1. Socio-economics of agricultural production focusing on Agricultural production and women entrepreneurs
  1. Service provision focusing on Extension/information and processing / storage
  1. Political economy i.e. Identify knowledge gaps, attitudes, constraints, limitations
  1. Strengthencapacity of women in mixed organizations and women’s groups at all levels i.e. focusing on skills development; Negotiation and leadership; Financial and risk management; Marketing and Quality standards, branding etc.
  1. Align supply services to economic production goals relevant to women i.e. Minimize waste of resources, Increase women extension workers and Consult women on their needs
  2. Finance women in agriculture (women producer groups) i.e. Funds to contract services, Provide loans at competitive interest rates, Issues small grants to start-ups, Targeted cash transfer and Finance labor saving technology

Policy / Research / Action
Disaster /
  1. Shift the focus from pre to post disaster, ensuring a focus on building resilience to disaster into/as part of development i.e. Incorporate climate, Change /disaster/gender into all staff training; Improve institutional processes for knowledge sharing and ensure involvement of grass roots peoples to share knowledge
  1. Shift the approach of disaster related work from a technical to a people centered and women centered perspective i.e. Ask who, what how affected etc
  2. Post disaster learn the gendered lessons and transfer ’good practice’ to governments and partners i.e. Build back better; take into account gender roles and relations and how these may change, recognize differences between male / female farming practices etc
  1. Initiate research at all levels on disasters from a development perspective highlighting and understanding differences between men and women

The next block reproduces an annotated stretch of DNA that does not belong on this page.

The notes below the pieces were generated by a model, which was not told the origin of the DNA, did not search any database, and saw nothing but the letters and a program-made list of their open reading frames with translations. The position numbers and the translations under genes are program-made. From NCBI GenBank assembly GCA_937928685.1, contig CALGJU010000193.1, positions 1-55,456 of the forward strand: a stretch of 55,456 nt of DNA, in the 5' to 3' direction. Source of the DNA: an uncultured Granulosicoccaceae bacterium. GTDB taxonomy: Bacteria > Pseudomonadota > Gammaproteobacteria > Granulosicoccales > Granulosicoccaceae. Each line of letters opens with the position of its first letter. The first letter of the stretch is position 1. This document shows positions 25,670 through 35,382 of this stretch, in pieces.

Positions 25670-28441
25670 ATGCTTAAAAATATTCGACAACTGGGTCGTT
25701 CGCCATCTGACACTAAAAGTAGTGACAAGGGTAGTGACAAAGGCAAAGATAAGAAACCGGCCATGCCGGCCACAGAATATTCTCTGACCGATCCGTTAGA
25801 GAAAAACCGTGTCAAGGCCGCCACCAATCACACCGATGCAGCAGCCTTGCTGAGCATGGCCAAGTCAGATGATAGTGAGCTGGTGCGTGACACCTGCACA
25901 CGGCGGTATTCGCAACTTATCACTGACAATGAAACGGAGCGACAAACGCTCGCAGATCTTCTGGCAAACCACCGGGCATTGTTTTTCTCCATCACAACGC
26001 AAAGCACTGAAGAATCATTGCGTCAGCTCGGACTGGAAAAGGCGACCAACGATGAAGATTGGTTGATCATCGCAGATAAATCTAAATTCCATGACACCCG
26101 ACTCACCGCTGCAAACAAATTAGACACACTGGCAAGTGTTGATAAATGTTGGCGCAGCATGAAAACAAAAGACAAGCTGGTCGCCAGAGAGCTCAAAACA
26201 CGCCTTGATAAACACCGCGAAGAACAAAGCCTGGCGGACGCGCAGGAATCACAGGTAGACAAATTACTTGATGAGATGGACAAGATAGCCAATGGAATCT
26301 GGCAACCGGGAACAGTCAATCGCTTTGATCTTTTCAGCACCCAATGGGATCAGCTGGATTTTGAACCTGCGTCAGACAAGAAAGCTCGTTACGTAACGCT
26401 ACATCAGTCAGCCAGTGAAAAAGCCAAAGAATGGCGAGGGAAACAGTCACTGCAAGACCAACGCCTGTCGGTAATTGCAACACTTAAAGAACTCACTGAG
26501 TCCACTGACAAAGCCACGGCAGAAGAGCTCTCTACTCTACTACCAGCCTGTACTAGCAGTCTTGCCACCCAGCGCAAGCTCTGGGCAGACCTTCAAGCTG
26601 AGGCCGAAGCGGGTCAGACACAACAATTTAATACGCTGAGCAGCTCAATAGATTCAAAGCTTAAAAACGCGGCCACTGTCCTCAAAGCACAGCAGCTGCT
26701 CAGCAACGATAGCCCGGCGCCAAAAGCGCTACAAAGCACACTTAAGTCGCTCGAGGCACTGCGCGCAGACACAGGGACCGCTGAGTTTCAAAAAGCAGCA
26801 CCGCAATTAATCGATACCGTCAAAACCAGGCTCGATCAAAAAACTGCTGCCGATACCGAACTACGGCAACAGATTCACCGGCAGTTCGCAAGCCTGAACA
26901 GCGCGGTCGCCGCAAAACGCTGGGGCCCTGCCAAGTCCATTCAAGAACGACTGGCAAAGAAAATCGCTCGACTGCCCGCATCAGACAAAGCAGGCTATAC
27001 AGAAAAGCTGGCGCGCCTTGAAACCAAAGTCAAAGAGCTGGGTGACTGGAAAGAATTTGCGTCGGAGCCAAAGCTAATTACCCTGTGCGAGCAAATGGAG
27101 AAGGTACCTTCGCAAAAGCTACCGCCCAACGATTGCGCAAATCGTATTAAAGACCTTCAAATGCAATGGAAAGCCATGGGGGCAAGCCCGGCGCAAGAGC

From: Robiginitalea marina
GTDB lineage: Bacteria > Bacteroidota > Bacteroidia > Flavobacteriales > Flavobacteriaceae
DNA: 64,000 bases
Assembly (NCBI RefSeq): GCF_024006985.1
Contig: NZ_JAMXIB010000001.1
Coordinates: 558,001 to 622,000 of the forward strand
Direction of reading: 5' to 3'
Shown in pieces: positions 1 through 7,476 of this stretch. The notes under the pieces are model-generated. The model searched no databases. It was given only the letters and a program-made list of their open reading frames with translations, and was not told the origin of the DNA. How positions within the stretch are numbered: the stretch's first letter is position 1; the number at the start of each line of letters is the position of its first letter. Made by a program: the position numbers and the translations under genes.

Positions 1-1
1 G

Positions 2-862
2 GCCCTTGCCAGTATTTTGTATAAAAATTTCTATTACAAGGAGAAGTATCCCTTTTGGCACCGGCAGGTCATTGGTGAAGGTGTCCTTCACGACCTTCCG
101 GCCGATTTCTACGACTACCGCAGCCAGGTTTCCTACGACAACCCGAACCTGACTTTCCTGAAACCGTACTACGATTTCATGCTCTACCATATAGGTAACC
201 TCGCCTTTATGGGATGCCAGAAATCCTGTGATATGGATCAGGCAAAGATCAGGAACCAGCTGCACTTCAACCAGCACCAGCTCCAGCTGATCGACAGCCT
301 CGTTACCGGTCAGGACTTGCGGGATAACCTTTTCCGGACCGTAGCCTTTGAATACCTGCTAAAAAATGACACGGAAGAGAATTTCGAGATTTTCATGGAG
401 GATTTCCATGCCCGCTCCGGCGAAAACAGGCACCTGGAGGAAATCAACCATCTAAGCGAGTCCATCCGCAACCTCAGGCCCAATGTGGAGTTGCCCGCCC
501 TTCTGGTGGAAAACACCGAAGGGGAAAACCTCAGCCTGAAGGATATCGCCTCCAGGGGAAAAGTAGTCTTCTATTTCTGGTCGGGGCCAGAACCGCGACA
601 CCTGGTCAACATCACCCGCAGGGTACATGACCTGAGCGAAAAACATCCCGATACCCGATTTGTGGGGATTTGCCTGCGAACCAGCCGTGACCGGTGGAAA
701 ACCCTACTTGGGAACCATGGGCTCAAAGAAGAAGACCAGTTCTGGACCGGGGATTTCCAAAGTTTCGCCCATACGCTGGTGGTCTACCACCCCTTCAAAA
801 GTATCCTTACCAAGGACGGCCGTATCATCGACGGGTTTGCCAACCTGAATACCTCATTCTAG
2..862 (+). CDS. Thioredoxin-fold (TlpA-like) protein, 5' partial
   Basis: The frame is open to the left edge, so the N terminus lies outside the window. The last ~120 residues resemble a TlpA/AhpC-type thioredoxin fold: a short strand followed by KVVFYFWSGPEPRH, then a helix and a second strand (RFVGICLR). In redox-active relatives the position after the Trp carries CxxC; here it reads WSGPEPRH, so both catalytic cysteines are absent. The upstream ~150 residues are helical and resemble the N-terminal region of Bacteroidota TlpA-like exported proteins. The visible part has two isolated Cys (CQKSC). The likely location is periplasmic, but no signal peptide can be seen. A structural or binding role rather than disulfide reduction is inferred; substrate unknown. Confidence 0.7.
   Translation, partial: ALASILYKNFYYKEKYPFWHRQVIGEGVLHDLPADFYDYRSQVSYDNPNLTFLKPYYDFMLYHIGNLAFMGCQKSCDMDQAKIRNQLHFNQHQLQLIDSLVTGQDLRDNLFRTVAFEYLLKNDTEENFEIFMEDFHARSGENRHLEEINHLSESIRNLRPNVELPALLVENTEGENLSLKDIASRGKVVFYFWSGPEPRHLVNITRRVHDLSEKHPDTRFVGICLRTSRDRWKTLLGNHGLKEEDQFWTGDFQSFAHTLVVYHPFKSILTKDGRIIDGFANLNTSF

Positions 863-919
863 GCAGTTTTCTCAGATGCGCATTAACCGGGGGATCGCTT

1. Explore and document existing policies and frameworks, case studies, processes that work and communicate/share knowledge within and between agencies
  1. Understandings of actions and adaptations disaggregated by women/men, age, ethnicity at all levels - households, community, etc.
  1. Support existing actions and knowledge of women in their communities as experts on adaptation and mitigation
  1. Partnerships with governments to prioritize effective distribution, that takes account of gender differences, of disaster information around preparedness and early warning
  1. Promote spaces for local platforms for action

Policy / Research / Action
Post Conflict /
  1. Establish gender focused goals in agricultural programs i.e. Proactive focus on women's roles as producers and distributors of food and allocation of resources to women’s needs and functions
  1. Ensure women are “at the table” i.e. At least one third female representation on agricultural related boards with accountability on gender goals
  1. Build capacity of key stakeholders on gender dimensions of agriculture and conflict i.e. Develop and communicate a gender informed understanding of the conflict as it relates to agriculture and build the capacity of key stakeholders to act on this understanding
  1. Land, gender and conflict i.e. Research the nexus between land and conflict issues (scarcity, use, control) and their gender dimensions
  1. Understanding changing gender roles in conflict situations i.e. analyze how gender roles change in conflict environments; the implications for gender relations (power issues) and emerging economic opportunities
  1. Transition from relief to development i.e. research and identify good practices in strengthening linkages between relief (food aid), agricultural food security and gender implications
  1. Coordination of conflict prevention and recovery programs i.e. - Ensure convergence and efficiency of all actors in tackling gender dimensions of conflicts response
  2. Capacity building of women’s leaders in conflict situations i.e. Enable women and other gender focused activists and practitioners to understand and act on the gender dimensions of conflict and the corollary policy and program response
  3. Establish dedicated (and qualified) gender field staff in donor agencies and IFIs while at the same time enforcing current policies and accountabilities on gender at the management levels i.e. Allocate resources to recruit and put in place dedicated staff on gender that work with agriculture and rural development staff on gender mainstreaming

Policy / Research / Action
Private sector engagement /